Policy Research Brief, Vol. 28, No. 3

Predictors of Annual Turnover Among Direct Support Professionals

policy research brief, institute on community integration, university of minnesota

Research Issue

Direct Support Professionals (DSPs) provide a broad range of supports to people with intellectual and developmental disabilities (IDD) to live, work, and meaningfully participate in their communities. Despite their critical role, high rates of annual turnover among DSPs have been documented for decades and are an increasingly serious issue. Defining root causes and finding solutions to address high rates of DSP turnover are critical.

This study was the first to examine trends in organizational- and state-level factors related to DSP turnover using data from the NCI Staff Stability Survey. The study showed that factors associated with higher annual turnover are not limited to the organizations for which DSPs work but also include state-level policies and factors that may be beyond the organization’s control. Solutions should likewise include both organization- and state-level strategies.

Study Background

The study used 2016 National Core Indicators (NCI) Staff Stability Survey data. NCI is an initiative of the National Association of State Directors of Developmental Disabilities Services (NASDDDS) and the Human Services Research Institute (HSRI). The NCI Staff Stability Survey was developed in collaboration with the National Direct Service Resource Center to assess critical and relevant information about DSP workforce stability, wages, benefits, and recruitment and retention strategies. It began collecting organizational-level data on the direct support workforce in 2014.

In 2016 NCI Staff Stability Survey data were collected in 20 participating states and District of Columbia. Data for this study represented over 1,600 agencies providing direct support services to adults with IDD at that time.

Policy Recommendations

This study revealed that there are several important factors affecting DSP turnover at the organizational and state levels. Therefore, any interventions must consider both state- and organization-level factors based on these findings, policy recommendations include —

  • Wages for the DSP workforce should be increased to levels commensurate with their skill levels and livable wages in their communities. Building in annual cost of living increases into rate structures at the state level is critical to keep wages aligned with costs of inflation. Increasing the wages will communicate to DSPs they are valued and essential members of the organization and more importantly it will decrease turnover.

Key Findings

Organizational-level and state-level ­factors affect staff turnover. Organizational-level factors, $1 increase in wage, 1.10% decrease in turnover. Offering of health insurance, lower turnover. Health insurance offered in 76% of organizations.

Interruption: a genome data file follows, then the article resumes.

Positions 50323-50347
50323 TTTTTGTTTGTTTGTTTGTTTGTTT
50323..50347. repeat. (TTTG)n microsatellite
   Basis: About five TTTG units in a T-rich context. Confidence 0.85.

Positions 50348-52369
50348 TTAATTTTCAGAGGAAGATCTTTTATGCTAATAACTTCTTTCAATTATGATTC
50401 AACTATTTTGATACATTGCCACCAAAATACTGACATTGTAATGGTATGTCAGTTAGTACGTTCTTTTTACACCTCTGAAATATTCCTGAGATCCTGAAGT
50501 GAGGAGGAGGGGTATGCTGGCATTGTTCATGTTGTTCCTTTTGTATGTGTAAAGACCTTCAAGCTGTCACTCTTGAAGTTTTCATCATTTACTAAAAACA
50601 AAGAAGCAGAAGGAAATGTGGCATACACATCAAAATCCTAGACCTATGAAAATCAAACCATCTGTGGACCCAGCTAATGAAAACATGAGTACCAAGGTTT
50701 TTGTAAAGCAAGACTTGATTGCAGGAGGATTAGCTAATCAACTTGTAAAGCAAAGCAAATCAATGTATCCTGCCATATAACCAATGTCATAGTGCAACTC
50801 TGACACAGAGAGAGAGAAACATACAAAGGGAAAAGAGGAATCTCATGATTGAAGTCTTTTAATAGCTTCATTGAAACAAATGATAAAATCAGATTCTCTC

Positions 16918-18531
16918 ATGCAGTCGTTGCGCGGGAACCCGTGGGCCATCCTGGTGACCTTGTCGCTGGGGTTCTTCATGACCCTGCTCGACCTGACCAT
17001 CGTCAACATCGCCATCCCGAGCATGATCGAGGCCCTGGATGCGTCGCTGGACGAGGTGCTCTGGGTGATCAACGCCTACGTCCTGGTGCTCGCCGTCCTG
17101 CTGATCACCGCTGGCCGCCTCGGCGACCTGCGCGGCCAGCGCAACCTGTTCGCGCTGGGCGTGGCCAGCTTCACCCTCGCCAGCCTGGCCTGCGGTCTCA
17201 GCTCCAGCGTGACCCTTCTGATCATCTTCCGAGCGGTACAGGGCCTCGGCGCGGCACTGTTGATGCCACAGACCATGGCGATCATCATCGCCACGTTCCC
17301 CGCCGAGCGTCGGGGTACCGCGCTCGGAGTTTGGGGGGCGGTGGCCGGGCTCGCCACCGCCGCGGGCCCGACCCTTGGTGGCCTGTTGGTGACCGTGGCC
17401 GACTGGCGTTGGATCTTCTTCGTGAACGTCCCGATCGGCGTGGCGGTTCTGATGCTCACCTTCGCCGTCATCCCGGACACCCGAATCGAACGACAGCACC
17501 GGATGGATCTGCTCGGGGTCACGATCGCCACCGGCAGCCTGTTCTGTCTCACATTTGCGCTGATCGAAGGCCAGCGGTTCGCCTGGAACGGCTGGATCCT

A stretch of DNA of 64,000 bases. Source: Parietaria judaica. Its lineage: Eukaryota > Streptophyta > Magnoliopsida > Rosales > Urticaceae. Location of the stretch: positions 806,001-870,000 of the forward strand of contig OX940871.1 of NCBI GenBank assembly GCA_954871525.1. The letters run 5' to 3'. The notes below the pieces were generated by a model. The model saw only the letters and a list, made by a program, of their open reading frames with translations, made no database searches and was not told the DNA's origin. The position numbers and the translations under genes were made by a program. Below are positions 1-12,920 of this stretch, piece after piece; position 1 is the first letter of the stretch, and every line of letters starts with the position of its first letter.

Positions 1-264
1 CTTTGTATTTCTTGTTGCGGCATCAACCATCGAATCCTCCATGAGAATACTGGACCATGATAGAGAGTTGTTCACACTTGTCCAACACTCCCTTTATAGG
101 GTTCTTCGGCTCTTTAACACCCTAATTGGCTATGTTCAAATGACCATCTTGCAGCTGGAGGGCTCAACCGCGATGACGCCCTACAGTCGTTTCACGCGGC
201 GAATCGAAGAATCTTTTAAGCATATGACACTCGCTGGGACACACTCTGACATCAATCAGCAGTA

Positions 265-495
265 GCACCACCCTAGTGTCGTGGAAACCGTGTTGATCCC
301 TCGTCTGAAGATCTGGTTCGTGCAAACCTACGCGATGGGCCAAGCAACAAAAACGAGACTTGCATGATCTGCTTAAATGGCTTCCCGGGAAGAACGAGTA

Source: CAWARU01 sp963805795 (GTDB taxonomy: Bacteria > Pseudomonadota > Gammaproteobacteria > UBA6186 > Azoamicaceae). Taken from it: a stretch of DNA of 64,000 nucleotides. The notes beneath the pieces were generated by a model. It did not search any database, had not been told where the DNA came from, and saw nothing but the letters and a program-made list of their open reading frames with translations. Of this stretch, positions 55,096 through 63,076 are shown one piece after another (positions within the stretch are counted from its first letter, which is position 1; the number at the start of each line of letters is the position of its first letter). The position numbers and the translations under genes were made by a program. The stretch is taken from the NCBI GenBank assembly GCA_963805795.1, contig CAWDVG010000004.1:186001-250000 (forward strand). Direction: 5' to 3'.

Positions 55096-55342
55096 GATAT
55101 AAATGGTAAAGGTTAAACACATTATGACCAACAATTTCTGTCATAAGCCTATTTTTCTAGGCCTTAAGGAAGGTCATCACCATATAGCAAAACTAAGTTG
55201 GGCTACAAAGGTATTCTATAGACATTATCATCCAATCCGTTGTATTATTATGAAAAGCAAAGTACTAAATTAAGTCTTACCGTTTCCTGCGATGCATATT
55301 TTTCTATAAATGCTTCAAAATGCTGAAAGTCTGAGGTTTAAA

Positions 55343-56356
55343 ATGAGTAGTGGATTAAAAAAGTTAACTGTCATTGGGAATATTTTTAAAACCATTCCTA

State-level factors. 10% Increase in people living in Individual or small group homes. 7% Decrease in turnover. $100 Increase in per capita Medicaid spending, 2% decrease in turnover.
  • Organizations should always offer benefits in the form of health insurance and paid time off. Rate structures must align with increased costs of healthcare benefits for providers in order for them to continue to offer these benefits at affordable costs. When DSPs receive the option of affordable health insurance through their employer, turnover will decrease.
  • States should continue investing in providing services and supports to individuals in smaller community settings and supporting people to move out of institutional settings as states with larger settings have higher turnover.
  • States should continue investing in Medicaid and home- and community-based services, increasing sustainability and at the same time decreasing turnover as more per capita investments leads to lower turnover. This investment must include efforts to address workforce shortages and retention challenges and the development of a sufficient, stable and competent workforce to provide community supports.

    Policy Forum

    Join us October  7, 2021 from 11:00 a.m. to 12:30 p.m. CDT on Zoom for the Policy Forum on this issue of Policy Research Brief. Register here.

    The Policy Forum is a monthly web-based presentation and facilitated discussion exploring research published in the most recent Policy Research Brief. Please visit the website for details and to view previous forums.

    Published September, 2021

    Editor: Quinn Oteman

    Graphic design: Connie Burkhart

    Research cited: Houseworth, J., Pettingell, S. L., Kramme, J. E., Tichá, R., & Hewitt, A. S. (2020). Predictors of annual and early separations among direct support professionals: National core indicators staff stability survey. Intellectual and developmental disabilities58(3), 192-207.

    Download a 2-page PDF of this issue of Policy Research Brief 

    The University of Minnesota is an equal opportunity educator and employer. This document is available in alternative formats upon request.

    The Institute on Community Integration (ICI), collectively acknowledges that Minnesota is located on the traditional, ancestral, and contemporary lands of the Anishinaabe, Chippewa, Ojibwe, Dakota, Cheyenne, and other Native peoples. This land holds great historical, spiritual, and personal significance for its original stewards, the Native nations and peoples of this region. We affirm tribal sovereignty and will work to hold ourselves and affiliations accountable to American Indian peoples and Nations.

    Ongoing oppression and discrimination in the United States has led to significant trauma for many people of color, immigrants, people with disabilities and other oppressed persons. At ICI, we affirm our commitment to address systemic racism, ableism and all other inequalities and forms of oppression to ensure inclusive communities.